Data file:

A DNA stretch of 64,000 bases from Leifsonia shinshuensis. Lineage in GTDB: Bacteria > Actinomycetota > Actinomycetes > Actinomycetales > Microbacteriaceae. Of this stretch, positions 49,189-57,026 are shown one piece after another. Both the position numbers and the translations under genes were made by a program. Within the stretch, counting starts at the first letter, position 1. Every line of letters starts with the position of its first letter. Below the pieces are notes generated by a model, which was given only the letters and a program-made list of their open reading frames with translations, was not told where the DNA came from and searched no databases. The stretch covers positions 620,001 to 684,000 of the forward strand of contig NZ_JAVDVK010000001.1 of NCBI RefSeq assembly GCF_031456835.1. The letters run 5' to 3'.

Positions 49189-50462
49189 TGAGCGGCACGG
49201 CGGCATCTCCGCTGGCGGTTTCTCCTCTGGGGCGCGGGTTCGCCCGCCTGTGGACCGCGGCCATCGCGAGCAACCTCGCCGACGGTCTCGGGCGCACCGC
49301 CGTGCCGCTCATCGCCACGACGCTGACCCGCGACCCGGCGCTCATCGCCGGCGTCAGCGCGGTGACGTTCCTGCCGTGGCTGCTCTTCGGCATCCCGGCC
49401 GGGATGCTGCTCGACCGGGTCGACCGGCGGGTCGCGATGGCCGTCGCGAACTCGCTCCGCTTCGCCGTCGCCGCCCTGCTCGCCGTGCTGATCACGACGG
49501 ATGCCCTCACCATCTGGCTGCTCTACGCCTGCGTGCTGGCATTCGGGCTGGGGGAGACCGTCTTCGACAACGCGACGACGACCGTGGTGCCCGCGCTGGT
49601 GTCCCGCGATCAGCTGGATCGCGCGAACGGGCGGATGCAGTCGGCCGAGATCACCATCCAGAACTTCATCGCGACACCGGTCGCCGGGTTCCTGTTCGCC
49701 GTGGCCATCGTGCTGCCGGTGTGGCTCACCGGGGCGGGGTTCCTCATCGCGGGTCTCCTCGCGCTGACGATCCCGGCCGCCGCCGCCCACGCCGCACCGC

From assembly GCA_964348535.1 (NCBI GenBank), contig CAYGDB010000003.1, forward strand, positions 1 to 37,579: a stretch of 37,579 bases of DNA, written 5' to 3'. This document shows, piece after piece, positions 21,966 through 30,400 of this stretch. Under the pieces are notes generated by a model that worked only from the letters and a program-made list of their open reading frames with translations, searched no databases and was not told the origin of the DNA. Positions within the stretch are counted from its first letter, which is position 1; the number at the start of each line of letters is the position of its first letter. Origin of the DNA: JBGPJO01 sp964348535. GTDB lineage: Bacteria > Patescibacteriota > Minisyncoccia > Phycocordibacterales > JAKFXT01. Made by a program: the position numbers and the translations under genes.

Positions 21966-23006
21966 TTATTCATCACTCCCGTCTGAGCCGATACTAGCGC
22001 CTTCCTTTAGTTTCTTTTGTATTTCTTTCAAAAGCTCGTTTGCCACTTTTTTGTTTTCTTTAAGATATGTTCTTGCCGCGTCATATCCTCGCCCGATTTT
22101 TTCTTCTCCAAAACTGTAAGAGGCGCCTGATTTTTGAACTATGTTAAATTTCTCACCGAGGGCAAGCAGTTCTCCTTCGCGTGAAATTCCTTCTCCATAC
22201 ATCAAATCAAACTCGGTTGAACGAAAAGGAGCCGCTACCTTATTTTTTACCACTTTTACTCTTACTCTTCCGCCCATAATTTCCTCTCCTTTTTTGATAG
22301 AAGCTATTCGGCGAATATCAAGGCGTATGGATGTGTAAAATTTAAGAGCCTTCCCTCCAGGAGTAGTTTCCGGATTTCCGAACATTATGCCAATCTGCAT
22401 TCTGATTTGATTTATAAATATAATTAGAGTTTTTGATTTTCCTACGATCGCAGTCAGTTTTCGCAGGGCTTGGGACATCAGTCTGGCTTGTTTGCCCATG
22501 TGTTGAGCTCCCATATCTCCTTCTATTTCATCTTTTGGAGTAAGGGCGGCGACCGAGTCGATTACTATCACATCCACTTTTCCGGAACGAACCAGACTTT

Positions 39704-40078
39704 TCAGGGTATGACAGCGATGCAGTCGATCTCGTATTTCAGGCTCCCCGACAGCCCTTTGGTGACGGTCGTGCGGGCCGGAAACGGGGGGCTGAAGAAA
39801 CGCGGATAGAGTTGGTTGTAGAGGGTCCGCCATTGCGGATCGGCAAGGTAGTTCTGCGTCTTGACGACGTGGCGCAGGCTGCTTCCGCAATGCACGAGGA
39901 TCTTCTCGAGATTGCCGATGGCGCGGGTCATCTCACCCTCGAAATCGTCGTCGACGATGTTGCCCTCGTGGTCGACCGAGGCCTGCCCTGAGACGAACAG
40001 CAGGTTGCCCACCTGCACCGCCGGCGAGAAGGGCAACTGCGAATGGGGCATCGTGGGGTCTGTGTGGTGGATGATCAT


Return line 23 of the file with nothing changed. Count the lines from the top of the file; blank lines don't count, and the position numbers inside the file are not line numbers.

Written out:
40001 CAGGTTGCCCACCTGCACCGCCGGCGAGAAGGGCAACTGCGAATGGGGCATCGTGGGGTCTGTGTGGTGGATGATCAT